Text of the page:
Mar 17, 2010 3:29 PM | 0
Brooklyn was once renowned for producing beer, sugar, ships, and much more, but not many people know that it was also once famous for the manufacture of pasta. Brooklyn was pasta's gateway into America, as documented in the Brooklyn Daily Eagle in 1886:
It all began with Antoine Zerega, an Italian who made pasta--or macaroni as it was known--in Lyon, France. He came to Brooklyn in 1848, setting up shop on Front Street in the area now known as Dumbo. Little did he know that from these humble beginnings a 6.4 billion dollar per year industry would emerge.
So successfull were Zerega and other pasta makers that at the turn of the 20th century they formed the American Manufacturers of Macaroni Association. In 1935 the Brooklyn Daily Eagle touted the emergence of Brooklyn as a power house of pasta during the Association's annual convention held here.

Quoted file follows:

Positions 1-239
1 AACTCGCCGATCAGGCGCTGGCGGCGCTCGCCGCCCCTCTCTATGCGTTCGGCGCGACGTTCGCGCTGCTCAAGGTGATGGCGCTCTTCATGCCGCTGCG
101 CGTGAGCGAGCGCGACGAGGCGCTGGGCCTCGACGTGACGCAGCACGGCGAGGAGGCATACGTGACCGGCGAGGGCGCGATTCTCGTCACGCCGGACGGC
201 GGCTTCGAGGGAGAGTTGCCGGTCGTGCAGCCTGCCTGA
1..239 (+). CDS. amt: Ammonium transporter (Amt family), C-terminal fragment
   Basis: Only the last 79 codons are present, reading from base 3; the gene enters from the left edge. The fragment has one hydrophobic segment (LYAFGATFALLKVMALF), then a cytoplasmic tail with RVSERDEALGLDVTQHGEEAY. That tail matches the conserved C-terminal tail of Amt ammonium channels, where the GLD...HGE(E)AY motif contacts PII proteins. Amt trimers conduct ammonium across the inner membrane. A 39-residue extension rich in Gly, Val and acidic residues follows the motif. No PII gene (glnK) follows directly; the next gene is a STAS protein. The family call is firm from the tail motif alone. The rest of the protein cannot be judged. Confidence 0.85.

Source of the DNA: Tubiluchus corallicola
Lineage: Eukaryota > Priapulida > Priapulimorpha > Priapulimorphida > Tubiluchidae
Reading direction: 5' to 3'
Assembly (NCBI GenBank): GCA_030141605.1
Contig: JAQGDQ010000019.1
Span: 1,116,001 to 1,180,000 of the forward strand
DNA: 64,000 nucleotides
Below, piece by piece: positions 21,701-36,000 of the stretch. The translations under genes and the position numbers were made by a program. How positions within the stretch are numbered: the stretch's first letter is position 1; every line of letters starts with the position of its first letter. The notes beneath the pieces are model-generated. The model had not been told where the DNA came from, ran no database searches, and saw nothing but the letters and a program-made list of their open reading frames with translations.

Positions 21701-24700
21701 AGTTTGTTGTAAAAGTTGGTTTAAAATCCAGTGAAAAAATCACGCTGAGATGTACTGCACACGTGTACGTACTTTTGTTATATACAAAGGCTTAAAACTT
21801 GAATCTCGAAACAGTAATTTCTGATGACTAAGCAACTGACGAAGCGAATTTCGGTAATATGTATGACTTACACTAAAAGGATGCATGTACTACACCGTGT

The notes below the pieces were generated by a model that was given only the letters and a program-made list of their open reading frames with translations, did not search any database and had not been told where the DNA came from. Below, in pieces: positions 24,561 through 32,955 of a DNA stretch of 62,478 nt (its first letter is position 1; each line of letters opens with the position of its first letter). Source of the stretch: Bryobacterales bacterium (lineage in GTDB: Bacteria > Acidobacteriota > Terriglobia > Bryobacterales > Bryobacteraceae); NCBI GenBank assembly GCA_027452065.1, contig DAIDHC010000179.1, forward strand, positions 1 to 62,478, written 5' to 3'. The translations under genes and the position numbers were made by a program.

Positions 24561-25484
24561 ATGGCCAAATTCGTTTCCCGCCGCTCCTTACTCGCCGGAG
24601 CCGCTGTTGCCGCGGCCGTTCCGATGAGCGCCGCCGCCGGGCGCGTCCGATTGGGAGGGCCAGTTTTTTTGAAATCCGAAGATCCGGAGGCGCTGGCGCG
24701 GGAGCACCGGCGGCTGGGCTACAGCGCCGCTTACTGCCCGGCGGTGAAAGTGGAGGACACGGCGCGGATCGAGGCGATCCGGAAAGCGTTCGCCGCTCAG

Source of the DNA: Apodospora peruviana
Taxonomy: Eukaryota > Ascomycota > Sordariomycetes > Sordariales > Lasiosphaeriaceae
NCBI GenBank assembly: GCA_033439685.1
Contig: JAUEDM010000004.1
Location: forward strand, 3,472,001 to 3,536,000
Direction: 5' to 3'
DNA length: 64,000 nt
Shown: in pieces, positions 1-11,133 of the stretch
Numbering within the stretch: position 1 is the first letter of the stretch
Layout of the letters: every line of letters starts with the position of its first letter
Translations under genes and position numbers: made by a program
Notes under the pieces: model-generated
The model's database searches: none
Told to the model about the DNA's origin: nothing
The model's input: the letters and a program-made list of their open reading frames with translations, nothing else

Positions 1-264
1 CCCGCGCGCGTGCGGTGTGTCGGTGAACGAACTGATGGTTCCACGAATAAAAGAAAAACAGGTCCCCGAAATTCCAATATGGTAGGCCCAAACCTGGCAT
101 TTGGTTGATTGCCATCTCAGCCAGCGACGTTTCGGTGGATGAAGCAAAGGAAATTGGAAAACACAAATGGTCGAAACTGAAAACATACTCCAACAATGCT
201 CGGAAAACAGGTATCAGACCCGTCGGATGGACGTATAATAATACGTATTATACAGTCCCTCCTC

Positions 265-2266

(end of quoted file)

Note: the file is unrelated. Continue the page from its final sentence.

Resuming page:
Zerega's business left Brooklyn in 1950, but the company continues to manufacture pasta today in Fair Lawn, New Jersey. The original building that housed the company stood on Front Street until 2006 when it was demolished, and a piece of culinary history was lost.
One of the more prominent companies to produce macaroni in Brookyn was V. La Rosa and Sons, Inc. They were founded in 1914 by Sicilian native Vincenzo La Rosa.
In 1949 they published this beauty of a brochure, a full-color homage to everything pasta, including recipes and descriptions of the various pasta types.
So the next time you fill the pasta pot, remember Zerega! Buon Appetito!